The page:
(CONTINUED) The next day was Saturday and Ruben and I slept late. I was awakened by my phone ringing. I looked at the clock. It was one in the afternoon. I picked up the phone. It was Anne.
“Tom, I’ve just told Steve everything.” She was talking fast. She sounded scared.
“He got angry.”
“Did he hurt you? Is he there?” I was already up and groping around for my clothes.
“No, he didn’t touch me. He’s gone now. But he got so mad. I’ve never seen him like that. He told me he loved me. He’d never said that before. He told me I’d hurt him worse than anyone in his life.”
“I doubt that,” I said, grabbing a shirt. “I’m coming over.” I thought she might say it wasn’t necessary, that she’d be alright, but she didn’t. She just said, “Okay.”
I told her I’d get Ruben’s truck and be there as soon as I could. I told her to stay inside and not answer the door. Then I woke Ruben and told him what was up.
“You want me to come with you?” he asked. “In case this guy comes back.” I thought of how frightened Anne had sounded on the phone. I believe I saw her vulnerability as an opportunity. I wanted to play the white knight. I wanted to be with her again. It was ridiculous and wrong and it would’ve been impossible. I don’t know if Ruben could have changed much about the way things went, but he started getting out of bed and I stopped him. It was a mistake.
“Nah, just go back to bed. It’ll be okay.”
Ruben looked at me. He knew something wasn’t right but he just said, “You know best,” and rolled back into bed. “You gonna be able to drive the truck?”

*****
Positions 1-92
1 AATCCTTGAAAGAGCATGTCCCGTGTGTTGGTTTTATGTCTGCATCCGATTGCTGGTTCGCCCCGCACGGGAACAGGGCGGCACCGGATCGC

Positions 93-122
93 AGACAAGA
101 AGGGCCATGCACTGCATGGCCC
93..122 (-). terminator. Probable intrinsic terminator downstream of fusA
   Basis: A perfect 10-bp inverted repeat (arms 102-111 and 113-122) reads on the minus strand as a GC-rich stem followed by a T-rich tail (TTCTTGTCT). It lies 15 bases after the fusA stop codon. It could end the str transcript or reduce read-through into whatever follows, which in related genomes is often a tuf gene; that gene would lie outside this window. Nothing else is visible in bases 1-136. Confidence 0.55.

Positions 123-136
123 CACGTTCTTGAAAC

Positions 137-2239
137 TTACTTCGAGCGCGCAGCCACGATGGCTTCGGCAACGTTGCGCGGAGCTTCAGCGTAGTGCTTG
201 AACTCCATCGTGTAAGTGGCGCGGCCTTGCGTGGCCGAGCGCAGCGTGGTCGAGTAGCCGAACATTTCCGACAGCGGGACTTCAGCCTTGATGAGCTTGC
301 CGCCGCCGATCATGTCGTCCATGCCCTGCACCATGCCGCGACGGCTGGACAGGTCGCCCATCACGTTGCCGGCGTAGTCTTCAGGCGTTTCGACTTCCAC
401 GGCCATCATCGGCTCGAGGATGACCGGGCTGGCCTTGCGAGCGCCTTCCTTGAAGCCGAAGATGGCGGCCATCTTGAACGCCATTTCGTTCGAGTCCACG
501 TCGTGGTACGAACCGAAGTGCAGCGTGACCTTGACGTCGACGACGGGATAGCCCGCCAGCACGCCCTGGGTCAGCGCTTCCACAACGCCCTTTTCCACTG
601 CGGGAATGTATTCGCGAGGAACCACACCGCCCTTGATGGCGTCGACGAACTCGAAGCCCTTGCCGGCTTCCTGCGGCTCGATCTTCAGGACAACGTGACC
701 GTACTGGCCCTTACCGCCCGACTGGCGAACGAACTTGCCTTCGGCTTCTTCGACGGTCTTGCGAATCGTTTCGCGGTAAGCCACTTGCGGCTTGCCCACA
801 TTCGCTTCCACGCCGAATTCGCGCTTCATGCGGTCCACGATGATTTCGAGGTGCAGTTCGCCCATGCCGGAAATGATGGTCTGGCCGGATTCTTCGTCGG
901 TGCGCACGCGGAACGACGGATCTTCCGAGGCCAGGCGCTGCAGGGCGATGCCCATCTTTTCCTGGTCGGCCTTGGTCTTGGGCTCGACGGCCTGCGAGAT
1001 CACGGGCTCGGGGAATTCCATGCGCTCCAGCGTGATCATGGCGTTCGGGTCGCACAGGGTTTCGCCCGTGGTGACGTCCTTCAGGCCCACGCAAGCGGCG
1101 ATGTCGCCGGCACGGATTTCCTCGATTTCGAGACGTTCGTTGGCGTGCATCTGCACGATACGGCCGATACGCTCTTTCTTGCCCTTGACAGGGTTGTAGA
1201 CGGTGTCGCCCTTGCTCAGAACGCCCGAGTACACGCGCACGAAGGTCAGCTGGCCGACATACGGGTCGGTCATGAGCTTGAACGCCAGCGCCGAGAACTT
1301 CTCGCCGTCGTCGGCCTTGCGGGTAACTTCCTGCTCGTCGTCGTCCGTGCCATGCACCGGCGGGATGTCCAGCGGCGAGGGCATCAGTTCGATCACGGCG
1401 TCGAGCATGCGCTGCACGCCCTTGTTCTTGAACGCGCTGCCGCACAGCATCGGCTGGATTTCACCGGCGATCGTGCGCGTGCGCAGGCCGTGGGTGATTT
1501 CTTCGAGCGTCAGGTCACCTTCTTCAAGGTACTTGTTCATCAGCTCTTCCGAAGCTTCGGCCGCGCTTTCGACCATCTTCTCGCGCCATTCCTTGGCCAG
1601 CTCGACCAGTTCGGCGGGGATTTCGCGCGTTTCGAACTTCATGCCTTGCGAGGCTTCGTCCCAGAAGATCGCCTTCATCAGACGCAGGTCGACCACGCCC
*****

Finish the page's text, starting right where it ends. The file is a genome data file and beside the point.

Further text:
I said I could handle it and he told me to take my time; he’d take the bus in to work as long as I’d pick him up. I told him I’d meet him outside the post office at 2 o’clock. Then I got in the truck and turned the key. The beat-up hulk coughed and spluttered and I worked the gas to get keep the engine going. A cloud of blue smoke rose into the air as I backed out of the drive and headed out to Geary.
Anne still lived in our old house, over in Walnut Creek, right by the BART tracks. It was loud and whenever a train went by all conversation ceased and occasionally something would rattle off a shelf. It was far from ideal, but the noise made it affordable and that was something not to be taken lightly at the time we’d bought the place. To get there from Ruben’s house wasn’t easy. I had to cross the bay bridge and make my way through the East Bay, all the while nursing Ruben’s truck along, sometimes revving the engine at stoplights to keep it from dying. I had the cell phone next to me in case Anne called, but she didn’t. Forty-five minutes later I rolled into the driveway, pulled my foot off the gas, and the truck shuddered as the engine died. I was out the door and up the walk before the thing had stopped making noise. I still had my key to the front door.